Exosomes from breast milk inhibit HIV-1 infection of dendritic cells and subsequent viral transfer to CD4+ T cells


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Abstract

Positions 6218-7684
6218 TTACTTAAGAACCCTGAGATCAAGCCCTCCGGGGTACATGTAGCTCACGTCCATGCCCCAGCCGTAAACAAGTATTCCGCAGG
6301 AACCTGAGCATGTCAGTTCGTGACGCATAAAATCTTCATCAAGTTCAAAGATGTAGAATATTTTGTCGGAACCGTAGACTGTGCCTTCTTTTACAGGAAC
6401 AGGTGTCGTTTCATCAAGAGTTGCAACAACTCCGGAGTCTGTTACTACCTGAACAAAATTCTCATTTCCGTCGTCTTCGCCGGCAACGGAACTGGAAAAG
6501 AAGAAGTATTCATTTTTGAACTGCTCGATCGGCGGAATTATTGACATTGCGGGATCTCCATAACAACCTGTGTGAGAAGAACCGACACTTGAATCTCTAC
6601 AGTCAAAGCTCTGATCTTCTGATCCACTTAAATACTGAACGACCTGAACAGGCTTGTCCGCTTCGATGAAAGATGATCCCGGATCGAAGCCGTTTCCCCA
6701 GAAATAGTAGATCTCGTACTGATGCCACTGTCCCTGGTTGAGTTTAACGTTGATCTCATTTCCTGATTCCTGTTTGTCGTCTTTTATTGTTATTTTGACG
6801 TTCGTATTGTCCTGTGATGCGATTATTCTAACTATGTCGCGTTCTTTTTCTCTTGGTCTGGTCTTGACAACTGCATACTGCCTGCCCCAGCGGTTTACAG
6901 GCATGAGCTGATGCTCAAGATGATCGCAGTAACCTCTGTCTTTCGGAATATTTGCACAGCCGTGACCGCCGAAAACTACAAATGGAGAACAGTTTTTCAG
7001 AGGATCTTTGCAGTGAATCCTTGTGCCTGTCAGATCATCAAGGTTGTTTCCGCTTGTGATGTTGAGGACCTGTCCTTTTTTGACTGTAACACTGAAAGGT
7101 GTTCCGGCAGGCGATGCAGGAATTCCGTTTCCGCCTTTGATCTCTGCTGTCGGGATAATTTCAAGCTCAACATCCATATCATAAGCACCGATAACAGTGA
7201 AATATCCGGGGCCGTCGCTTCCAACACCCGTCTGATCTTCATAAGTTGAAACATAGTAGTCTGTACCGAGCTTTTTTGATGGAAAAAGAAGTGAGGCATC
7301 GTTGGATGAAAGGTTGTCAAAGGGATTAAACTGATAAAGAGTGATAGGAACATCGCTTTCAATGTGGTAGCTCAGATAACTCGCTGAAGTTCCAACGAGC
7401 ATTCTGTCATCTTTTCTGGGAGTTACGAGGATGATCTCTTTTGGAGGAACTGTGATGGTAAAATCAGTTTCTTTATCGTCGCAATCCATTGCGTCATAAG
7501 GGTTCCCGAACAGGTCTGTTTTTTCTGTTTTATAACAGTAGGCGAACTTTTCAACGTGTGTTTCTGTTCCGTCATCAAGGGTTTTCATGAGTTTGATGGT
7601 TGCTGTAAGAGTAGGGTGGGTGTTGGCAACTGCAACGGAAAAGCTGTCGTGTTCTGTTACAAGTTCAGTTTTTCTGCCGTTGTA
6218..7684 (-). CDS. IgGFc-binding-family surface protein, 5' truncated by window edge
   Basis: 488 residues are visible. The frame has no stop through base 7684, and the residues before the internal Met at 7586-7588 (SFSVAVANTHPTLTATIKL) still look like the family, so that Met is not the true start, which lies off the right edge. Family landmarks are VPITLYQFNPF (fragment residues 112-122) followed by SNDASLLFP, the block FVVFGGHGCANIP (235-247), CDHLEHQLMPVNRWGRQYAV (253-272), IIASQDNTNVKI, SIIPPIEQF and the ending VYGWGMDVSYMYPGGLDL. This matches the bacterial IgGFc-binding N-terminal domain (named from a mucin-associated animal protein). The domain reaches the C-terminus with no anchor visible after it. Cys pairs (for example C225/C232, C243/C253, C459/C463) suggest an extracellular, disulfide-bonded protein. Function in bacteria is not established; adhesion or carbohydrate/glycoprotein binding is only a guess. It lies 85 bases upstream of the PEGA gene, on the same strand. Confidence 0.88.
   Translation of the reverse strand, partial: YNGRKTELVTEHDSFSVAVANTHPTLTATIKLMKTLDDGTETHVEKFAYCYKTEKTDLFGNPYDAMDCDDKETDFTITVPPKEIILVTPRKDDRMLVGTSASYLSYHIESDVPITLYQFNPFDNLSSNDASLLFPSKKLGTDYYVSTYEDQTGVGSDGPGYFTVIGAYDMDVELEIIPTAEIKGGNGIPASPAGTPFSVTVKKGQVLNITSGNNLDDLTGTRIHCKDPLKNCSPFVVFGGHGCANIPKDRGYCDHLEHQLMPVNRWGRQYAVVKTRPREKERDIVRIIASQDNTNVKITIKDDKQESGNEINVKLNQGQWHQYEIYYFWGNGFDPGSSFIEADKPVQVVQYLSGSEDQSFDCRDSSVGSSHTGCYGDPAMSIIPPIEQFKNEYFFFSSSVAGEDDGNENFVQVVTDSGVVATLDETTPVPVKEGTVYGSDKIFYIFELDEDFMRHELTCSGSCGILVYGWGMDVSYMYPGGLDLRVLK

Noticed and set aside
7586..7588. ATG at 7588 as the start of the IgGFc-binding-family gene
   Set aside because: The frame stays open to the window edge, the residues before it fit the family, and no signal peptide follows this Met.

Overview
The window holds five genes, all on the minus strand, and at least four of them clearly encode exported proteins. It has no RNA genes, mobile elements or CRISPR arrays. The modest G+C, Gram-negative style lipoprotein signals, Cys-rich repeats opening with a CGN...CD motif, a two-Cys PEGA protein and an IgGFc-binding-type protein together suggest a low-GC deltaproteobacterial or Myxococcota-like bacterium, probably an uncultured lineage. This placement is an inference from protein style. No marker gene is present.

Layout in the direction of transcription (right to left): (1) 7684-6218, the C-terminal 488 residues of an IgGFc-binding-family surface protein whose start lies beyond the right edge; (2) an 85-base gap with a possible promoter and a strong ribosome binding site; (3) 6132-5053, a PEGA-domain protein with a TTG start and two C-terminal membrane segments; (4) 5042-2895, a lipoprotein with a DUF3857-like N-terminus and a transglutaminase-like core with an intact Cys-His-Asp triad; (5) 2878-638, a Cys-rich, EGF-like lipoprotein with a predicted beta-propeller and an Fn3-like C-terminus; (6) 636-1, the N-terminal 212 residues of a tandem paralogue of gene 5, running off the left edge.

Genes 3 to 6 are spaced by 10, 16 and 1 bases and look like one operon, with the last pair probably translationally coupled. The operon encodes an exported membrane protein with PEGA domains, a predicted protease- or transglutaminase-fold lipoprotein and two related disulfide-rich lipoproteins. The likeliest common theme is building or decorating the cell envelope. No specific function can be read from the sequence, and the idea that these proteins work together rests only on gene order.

Objective:To investigate whether exosomes derived from human breast milk or plasma confer protection against HIV-1 infection of monocyte-derived dendritic cells (MDDCs) and subsequent viral transfer to CD4+ T cells.Design:MDDCs were generated and milk and plasma-derived exosomes were isolated from healthy donors. To determine the capacity of exosomes to inhibit HIV-1 infection, MDDCs were preincubated with exosomes before exposure to HIV-1BaL. To investigate transfer of HIV-1 from MDDCs to CD4+ T cells, MDDCs preincubated with exosomes and HIV-1BaL were cocultured with allogeneic CD4+ T cells. To explore receptors used by MDDCs for binding of exosomes, blocking experiments were performed.Methods:Productive HIV-1 infection was analysed in MDDCs and CD4+ T cells by determining p24 expression by flow cytometry. Confocal microscopy and flow cytometry was used to investigate uptake of fluorescently labelled exosomes by MDDCs.Results:Milk exosomes, but not plasma exosomes, bind MDDCs via DC-SIGN inhibiting HIV-1 infection of MDDCs and subsequent viral transfer to CD4+ T cells.Conclusion:We propose that milk exosomes act as a novel protective factor against vertical transmission of HIV-1 by competing with HIV-1 for binding to DC-SIGN on MDDCs.

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